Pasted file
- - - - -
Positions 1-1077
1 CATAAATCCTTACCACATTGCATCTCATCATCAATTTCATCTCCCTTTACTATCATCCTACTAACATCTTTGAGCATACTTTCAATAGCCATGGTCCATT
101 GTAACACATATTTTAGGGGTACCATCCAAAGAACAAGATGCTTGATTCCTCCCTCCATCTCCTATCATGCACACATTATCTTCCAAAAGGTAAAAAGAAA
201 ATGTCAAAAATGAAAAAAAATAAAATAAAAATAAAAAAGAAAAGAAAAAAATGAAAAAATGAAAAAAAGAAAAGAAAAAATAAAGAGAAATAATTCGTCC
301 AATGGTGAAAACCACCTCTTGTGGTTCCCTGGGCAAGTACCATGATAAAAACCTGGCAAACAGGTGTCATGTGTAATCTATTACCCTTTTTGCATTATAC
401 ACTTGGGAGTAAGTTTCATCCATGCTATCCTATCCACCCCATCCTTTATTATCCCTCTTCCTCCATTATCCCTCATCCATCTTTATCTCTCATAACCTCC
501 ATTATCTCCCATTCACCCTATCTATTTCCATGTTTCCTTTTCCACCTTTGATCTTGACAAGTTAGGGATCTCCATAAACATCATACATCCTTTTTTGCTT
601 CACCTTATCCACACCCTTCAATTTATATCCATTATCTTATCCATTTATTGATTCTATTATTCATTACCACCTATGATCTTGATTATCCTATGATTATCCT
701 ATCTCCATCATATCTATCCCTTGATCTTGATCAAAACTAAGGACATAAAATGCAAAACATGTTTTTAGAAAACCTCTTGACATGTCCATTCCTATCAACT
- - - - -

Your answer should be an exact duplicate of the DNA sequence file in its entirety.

Positions 1-1077
1 CATAAATCCTTACCACATTGCATCTCATCATCAATTTCATCTCCCTTTACTATCATCCTACTAACATCTTTGAGCATACTTTCAATAGCCATGGTCCATT
101 GTAACACATATTTTAGGGGTACCATCCAAAGAACAAGATGCTTGATTCCTCCCTCCATCTCCTATCATGCACACATTATCTTCCAAAAGGTAAAAAGAAA
201 ATGTCAAAAATGAAAAAAAATAAAATAAAAATAAAAAAGAAAAGAAAAAAATGAAAAAATGAAAAAAAGAAAAGAAAAAATAAAGAGAAATAATTCGTCC
301 AATGGTGAAAACCACCTCTTGTGGTTCCCTGGGCAAGTACCATGATAAAAACCTGGCAAACAGGTGTCATGTGTAATCTATTACCCTTTTTGCATTATAC
401 ACTTGGGAGTAAGTTTCATCCATGCTATCCTATCCACCCCATCCTTTATTATCCCTCTTCCTCCATTATCCCTCATCCATCTTTATCTCTCATAACCTCC
501 ATTATCTCCCATTCACCCTATCTATTTCCATGTTTCCTTTTCCACCTTTGATCTTGACAAGTTAGGGATCTCCATAAACATCATACATCCTTTTTTGCTT
601 CACCTTATCCACACCCTTCAATTTATATCCATTATCTTATCCATTTATTGATTCTATTATTCATTACCACCTATGATCTTGATTATCCTATGATTATCCT
701 ATCTCCATCATATCTATCCCTTGATCTTGATCAAAACTAAGGACATAAAATGCAAAACATGTTTTTAGAAAACCTCTTGACATGTCCATTCCTATCAACT